How to get back to running after baby. Hint: It’s like being really effing hurt.

This is what I look like three months after having my second daughter.

This is what I look like three months after having my second daughter.

Hello, old friends. It’s been more than three years since we last met this way. I’ve had a couple of babies since then. They are great and all, but I’ve missed you.

The last time I trained with any consistency was when I was seven months pregnant with my first daughter. She’s now two-and-a-half years old. And while some little person now calls me “mom”, I promise not to turn this blog into something it’s not.

What I will tell you, though, is that getting back to running after having my first baby (I tried a few times but nothing ever stuck, because I had constant Mom Guilt), and now my second, is a lot harder than the broken feet, mangled knees and all the other injuries I’ve experienced COMBINED.

For starters, you have to take time to heal. You don’t really feel like you need to, but you do. I mean giving birth is quite traumatic and I don’t just mean for your lady bits. Your back, your ass, your stomach, your neck, your head, your shoulders, your wrists, your ankles, your ligaments… EVERYTHING gets messed up either during pregnancy, birth or caring for a newborn. It’s quite literally a pain. The trusty six week wait is helpful, but you may not be mentally ready yet (thanks, hormones).

And if you’re breastfeeding (I did for 4 weeks the first time and 4 months the second; you do you. I’m a big fan of, you know, making sure your kids get fed), oh wow, those huge nipples sure don’t feel great stuffed in a sports bra and rubbing on the fabric while bouncing up and down during running. Ouch, though I’m told it gets better. And logistics of feeding and/or pumping are sure to mess with your head, too.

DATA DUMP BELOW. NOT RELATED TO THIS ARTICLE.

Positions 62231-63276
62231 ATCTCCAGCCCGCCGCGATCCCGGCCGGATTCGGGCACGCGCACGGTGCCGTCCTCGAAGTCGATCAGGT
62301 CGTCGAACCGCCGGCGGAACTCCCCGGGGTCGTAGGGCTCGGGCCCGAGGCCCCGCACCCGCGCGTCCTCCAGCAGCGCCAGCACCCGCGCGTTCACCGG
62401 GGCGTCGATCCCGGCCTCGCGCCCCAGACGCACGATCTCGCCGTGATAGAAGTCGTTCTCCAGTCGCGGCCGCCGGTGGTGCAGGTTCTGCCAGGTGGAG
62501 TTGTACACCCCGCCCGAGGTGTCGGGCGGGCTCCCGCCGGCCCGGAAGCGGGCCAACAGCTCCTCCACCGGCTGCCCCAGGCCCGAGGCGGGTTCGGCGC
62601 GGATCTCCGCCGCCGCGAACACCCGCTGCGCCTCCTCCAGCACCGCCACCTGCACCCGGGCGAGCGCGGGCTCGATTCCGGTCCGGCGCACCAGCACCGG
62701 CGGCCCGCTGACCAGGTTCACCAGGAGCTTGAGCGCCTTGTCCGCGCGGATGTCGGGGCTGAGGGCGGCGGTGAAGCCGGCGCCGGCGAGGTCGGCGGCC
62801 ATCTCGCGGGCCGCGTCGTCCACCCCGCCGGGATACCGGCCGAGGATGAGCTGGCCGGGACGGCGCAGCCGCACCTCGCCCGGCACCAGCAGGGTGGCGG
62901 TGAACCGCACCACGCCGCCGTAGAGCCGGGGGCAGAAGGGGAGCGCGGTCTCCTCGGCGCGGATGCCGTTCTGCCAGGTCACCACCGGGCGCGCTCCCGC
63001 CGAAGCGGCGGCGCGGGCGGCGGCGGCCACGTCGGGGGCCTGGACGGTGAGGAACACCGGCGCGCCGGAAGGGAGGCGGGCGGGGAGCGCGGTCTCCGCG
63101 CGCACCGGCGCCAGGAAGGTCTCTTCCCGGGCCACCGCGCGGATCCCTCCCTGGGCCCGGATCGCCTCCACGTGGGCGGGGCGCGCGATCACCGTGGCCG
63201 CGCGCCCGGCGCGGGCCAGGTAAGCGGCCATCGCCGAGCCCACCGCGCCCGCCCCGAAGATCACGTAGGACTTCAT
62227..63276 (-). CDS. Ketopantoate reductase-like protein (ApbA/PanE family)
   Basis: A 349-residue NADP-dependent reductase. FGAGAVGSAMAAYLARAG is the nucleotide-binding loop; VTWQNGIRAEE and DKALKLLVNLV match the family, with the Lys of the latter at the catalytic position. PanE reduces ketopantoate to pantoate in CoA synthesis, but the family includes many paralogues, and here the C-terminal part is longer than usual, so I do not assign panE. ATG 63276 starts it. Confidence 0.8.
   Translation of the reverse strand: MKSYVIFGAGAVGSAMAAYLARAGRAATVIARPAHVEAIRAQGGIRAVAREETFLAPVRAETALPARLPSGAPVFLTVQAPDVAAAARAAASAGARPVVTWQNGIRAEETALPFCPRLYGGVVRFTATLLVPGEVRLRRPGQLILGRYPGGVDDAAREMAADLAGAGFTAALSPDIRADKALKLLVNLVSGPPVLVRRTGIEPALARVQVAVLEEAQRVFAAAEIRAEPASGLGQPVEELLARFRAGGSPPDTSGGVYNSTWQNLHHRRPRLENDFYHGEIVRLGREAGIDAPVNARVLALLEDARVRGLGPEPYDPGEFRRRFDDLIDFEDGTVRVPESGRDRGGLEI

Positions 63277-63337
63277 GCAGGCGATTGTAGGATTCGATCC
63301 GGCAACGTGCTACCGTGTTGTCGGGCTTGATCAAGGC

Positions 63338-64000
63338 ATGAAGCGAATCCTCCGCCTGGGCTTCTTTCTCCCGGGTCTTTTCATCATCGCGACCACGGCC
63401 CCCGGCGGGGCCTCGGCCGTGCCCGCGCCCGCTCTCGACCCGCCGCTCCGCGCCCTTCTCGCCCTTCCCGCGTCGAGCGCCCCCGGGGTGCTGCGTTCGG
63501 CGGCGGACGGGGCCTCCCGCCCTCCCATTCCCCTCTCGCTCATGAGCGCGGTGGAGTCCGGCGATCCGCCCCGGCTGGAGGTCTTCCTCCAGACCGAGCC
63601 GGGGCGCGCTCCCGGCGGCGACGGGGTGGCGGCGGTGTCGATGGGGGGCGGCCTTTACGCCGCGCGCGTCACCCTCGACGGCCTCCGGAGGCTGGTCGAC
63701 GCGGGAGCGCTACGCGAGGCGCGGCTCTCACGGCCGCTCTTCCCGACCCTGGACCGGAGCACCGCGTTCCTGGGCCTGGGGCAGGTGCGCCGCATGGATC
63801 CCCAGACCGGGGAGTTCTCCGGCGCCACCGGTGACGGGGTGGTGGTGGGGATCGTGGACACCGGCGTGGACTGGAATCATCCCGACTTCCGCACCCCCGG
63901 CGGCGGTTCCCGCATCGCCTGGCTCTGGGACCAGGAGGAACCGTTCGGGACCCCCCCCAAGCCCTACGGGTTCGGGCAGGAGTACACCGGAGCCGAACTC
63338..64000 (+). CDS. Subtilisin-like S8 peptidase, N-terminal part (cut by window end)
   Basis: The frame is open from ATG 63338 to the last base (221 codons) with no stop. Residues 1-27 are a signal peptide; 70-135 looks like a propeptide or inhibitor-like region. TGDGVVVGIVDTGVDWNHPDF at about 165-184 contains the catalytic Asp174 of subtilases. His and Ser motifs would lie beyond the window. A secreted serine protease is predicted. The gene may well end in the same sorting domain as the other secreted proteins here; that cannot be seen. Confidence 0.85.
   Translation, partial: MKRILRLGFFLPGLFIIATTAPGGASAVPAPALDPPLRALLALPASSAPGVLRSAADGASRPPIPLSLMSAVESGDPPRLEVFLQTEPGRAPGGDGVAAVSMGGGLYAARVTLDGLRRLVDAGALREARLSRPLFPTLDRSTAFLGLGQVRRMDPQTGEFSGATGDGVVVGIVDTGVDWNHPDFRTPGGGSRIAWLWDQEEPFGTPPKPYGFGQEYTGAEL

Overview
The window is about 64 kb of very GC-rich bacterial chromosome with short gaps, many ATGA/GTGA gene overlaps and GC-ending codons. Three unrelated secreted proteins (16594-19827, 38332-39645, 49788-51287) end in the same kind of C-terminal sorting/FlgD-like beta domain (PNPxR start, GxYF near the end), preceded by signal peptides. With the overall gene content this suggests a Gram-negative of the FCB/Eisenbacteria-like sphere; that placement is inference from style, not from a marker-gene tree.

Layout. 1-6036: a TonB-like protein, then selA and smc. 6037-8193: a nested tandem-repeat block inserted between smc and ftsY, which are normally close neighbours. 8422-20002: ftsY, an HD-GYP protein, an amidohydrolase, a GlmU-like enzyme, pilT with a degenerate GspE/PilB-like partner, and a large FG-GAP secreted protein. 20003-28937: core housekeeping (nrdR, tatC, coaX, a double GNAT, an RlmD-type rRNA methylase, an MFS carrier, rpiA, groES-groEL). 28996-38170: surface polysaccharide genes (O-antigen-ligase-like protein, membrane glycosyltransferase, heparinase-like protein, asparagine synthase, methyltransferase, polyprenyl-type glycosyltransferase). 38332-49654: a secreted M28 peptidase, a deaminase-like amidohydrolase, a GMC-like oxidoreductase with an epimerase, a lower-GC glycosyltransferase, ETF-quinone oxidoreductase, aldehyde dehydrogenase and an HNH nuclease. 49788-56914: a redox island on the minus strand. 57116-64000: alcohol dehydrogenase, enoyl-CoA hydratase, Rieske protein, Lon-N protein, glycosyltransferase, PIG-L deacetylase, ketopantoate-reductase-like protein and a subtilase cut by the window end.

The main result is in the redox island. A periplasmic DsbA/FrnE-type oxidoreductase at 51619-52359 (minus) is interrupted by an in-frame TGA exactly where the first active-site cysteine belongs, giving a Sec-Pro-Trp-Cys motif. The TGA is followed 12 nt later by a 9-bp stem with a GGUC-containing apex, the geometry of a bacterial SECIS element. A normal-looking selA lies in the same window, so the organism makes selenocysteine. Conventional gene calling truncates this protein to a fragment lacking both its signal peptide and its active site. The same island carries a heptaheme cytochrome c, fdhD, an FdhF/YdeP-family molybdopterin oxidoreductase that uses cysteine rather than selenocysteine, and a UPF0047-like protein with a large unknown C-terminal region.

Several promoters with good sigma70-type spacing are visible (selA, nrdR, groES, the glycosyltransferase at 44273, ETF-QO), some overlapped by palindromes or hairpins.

Then you have to expect that your muscles, particularly your abs, will be weak. The relaxin hormone will still be coursing through your body for some time, which makes you prone to over-stretching injuries, sprained ankles and the like.

And you won’t be getting much sleep, thanks to this new little person who depends on your to feed him or her every 2 hours for a few months.

All of these emotional, hormonal, and physical factors combined make returning to running really, REALLY hard. It’s doable, but it’s not easy. Don’t beat yourself up for starting and stopping and starting again. (I’m kind of saying this one for myself; #mantra).

Here’s how I’m approaching it this time. FWIW, it seems to be sticking so far:

  • Get fit first. I didn’t start running first; I started other exercise first to get some sort of fitness back. Someone in the athletic field (I can’t remember if it was a trainer, a PT or just a fellow weekend warrior) once told me that people starting out/back make the mistake of running to get fit, when they should actually get fit to run. Think about it: Running is hard on your body. So was having a baby. Get some foundational fitness first! I started spin class, walking and planks for a couple of weeks. Then I did what I outline next.
  • Start slow. Like, you’ve never run before slow. Yes, I’m talking “Couch to 5K” slow. You’ve got to build fitness slowly so you don’t get hurt. Trust me on this one ;).
  • Have realistic expectations. You’re probably not going to go out there and PR this year (although, athletes who train throughout their pregnancies might have some performance advantages). As I told my good friend and running pal Kristel (who is also a running coach) recently, I’m planning to do a run-walk strategy for training and races this year. Her reply? “I think that’s the smart way to go, setting reasonable expectations. Then anything you do outside of that will be a win.”

Tell me how you got back in shape after baby (or after some major fitness setback). I could use a little inspiration!

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